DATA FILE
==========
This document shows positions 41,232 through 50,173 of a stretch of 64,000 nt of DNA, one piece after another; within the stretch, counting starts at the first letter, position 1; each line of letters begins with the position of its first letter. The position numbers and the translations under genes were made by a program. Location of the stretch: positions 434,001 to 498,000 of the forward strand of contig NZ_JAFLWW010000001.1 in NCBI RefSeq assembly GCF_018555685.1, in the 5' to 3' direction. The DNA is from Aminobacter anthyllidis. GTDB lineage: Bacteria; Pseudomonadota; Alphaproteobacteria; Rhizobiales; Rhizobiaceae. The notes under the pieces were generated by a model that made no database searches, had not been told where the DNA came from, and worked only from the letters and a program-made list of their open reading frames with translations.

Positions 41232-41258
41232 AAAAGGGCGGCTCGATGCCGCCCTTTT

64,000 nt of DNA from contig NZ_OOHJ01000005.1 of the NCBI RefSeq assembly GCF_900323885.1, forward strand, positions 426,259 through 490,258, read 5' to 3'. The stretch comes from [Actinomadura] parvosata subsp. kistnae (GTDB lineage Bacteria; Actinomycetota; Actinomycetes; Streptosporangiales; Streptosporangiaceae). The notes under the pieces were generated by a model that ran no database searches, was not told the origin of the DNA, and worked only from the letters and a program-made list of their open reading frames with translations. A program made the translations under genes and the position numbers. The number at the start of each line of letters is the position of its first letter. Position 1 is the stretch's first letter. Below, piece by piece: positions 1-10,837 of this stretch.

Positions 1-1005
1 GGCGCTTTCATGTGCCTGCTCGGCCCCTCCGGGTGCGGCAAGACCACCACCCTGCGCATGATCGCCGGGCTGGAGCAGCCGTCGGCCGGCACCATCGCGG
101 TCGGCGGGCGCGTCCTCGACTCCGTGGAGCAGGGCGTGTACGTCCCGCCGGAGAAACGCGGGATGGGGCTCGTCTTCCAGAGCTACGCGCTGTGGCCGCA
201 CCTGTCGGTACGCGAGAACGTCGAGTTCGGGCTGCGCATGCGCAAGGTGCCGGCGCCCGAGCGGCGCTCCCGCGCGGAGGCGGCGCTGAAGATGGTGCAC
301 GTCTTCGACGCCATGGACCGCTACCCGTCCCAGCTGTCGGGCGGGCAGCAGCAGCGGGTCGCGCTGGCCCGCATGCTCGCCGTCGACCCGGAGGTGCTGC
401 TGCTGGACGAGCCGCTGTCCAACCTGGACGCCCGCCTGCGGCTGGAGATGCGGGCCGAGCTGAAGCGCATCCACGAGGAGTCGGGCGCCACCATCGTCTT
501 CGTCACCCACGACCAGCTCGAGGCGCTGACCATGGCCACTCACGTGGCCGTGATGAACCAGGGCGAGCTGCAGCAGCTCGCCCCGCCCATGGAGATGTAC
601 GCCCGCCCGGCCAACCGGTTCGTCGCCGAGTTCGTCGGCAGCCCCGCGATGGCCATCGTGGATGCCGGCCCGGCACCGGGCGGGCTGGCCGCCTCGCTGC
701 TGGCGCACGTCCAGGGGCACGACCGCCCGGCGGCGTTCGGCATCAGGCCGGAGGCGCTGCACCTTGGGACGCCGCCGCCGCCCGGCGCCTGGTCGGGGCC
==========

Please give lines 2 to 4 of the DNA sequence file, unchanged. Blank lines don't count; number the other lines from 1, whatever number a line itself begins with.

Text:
Positions 41232-41258
41232 AAAAGGGCGGCTCGATGCCGCCCTTTT

64,000 nt of DNA from contig NZ_OOHJ01000005.1 of the NCBI RefSeq assembly GCF_900323885.1, forward strand, positions 426,259 through 490,258, read 5' to 3'. The stretch comes from [Actinomadura] parvosata subsp. kistnae (GTDB lineage Bacteria; Actinomycetota; Actinomycetes; Streptosporangiales; Streptosporangiaceae). The notes under the pieces were generated by a model that ran no database searches, was not told the origin of the DNA, and worked only from the letters and a program-made list of their open reading frames with translations. A program made the translations under genes and the position numbers. The number at the start of each line of letters is the position of its first letter. Position 1 is the stretch's first letter. Below, piece by piece: positions 1-10,837 of this stretch.